Exclusive – Robert Parker announces his retirement

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Robert Parker
Robert Parker

12×75.com can exclusively reveal that the great Robert Parker has announced his retirement.  In a brief statement that few would have expected, Parker has vowed that this year’s visit to Bordeaux will be his last, and he will be retiring from his role as a professional wine critic at the end of 2013.

Parker will also be stepping down from his role at the publication he founded in 1978, The Wine Advocate, in order to concentrate on personal projects.  A source close to Parker revealed exclusively to 12×75.com, “Robert’s life has revolved around wine for so many years, he wants to kick back and relax while he still can, maybe enjoy a glass of Claret without the world waiting to hear what he says about it.  He wants to spend time with the family and maybe write a book that’s not about wine.”

Parker’s decision will surprise many of his critics, who did not believe he would be stepping down any time soon.  Although there might be some relief for those who have felt he has had a negative impact on the industry, his wisdom will be greatly missed by producers whose futures he has secured with glowing reports on their wines.

The announcement comes at a time when the ‘Parkerisation’ debate has become more prolific – the surge of interest in fine wines from the Far East has taken over the industry’s headlines.  Seldom far from controversy, Parker has divided opinions throughout his career.  Claims about Parker were diverse, for example, some accused producers in Bordeaux of making wines just to please his palate, in order to secure a high score.  Many felt that this would lead to the homogenisation of Bordeaux, with winemakers favouring Cabernet based wines that were high in alcohol and extraction in order to meet with Parker’s approval.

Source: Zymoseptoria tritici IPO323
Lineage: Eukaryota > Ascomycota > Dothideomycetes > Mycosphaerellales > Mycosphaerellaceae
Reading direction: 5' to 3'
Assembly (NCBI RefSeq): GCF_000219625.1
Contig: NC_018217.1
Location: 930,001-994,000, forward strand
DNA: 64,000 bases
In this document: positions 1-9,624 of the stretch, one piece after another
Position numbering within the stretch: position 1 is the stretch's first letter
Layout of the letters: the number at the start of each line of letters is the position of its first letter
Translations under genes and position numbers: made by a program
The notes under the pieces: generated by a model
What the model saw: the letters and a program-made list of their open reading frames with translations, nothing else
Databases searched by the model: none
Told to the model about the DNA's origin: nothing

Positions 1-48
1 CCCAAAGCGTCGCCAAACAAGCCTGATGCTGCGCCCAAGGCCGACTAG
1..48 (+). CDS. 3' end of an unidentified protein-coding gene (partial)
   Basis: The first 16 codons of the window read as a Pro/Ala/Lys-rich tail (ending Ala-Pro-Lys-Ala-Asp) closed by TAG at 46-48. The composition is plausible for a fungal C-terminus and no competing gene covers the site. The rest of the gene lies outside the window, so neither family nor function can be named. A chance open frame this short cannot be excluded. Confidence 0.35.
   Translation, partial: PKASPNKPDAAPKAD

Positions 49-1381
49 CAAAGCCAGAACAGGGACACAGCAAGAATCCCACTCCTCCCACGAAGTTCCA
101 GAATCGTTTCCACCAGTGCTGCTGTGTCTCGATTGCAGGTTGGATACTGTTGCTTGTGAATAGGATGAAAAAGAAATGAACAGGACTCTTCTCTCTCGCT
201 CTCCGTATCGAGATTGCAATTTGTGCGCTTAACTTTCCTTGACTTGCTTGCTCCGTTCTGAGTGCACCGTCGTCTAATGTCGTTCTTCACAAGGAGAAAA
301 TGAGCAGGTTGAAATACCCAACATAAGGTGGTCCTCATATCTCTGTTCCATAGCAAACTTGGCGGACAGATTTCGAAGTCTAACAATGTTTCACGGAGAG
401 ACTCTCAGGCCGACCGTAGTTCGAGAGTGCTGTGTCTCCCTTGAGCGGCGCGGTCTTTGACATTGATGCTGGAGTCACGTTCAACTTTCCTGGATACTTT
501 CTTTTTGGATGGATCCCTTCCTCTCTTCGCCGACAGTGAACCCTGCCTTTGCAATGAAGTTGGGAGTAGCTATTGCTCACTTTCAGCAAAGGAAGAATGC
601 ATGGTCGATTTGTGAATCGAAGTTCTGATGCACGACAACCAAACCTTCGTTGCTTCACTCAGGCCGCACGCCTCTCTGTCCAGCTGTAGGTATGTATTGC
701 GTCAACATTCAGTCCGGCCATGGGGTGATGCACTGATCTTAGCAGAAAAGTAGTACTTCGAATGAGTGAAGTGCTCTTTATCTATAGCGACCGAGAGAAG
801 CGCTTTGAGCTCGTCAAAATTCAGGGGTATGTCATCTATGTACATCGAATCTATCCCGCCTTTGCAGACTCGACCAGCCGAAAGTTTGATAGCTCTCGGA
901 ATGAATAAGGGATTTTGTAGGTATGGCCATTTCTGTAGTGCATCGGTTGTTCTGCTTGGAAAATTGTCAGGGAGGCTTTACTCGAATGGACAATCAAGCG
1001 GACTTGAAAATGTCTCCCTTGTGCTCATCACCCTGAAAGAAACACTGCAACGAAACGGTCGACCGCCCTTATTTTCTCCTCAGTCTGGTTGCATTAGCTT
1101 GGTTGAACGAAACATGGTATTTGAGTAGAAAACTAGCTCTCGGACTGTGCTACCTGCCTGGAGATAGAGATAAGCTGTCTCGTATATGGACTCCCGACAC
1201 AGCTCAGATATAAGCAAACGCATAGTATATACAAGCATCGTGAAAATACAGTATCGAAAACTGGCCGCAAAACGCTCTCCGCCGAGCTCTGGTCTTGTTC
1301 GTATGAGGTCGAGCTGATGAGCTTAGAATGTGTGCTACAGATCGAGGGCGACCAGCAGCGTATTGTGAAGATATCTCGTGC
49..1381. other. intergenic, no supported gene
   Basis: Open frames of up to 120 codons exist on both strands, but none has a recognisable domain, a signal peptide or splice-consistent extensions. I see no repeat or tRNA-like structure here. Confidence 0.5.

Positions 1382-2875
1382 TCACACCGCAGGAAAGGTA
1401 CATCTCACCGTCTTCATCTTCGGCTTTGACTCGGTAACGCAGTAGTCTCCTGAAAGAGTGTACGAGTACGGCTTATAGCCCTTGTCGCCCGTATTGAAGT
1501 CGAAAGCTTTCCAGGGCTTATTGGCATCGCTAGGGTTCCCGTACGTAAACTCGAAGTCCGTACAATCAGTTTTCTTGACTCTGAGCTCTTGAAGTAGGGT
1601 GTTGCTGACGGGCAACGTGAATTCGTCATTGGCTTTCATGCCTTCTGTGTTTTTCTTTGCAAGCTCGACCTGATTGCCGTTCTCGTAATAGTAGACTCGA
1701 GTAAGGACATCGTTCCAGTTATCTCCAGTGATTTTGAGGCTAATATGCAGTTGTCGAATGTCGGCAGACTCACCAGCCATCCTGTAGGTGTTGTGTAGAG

As Parker’s career has progressed, the question on everyone’s lips has been, who will succeed him? It is true that there is no obvious person to fill his shoes.  Parker himself has previously said that he felt the role would be best fulfilled by a group rather than an individual.  There are many gifted MWs who could undoubtedly rise to the challenge and who already command a great deal of respect, but who would want to receive the criticism that Parker so regularly takes on the chin?

We at 12×75.com were deeply sorry to hear the news, although we wish Mr Parker all the very best for his retirement.  We hope that he can enjoy some wine and great food in peace and not even be tempted to score the wine or write a tasting note.  Love him or hate him, Parker is the most influential critic of his time, and whether or not we agree with his scores, his tasting notes are truly extraordinary.   Needless to say, the wine industry will miss one of its greatest personalities and most knowledgeable tasters.

And in case you hadn’t guessed already, this is an April Fool’s day gag.  Did you really think we would be the first to find out that Robert Parker had retired?!  As far as we know, the big man will be doing his Bordeaux rounds as usual, as well as keeping us entertained on Twitter and eating and drinking his way around the world for many more years to come.  And that’s why we love him.  Gotcha!


NOTE: We have been trying to secure an interview with Robert Parker for a long time now (with not much luck). The above blog was written last year and was intended to be published on 1st April 2012. Before publishing, and out of respect, we sent Parker’s office a copy of the above. The word came back that publishing this would not  help our chances of securing that interview. And so I forgot that I wrote this and filed it away.

But with all the changes that have happened with Robert Parker & The Wine Advocate since last year, I figured what the hell. Would have been far funnier if I had actually gone ahead and published this last year?!?! My bad !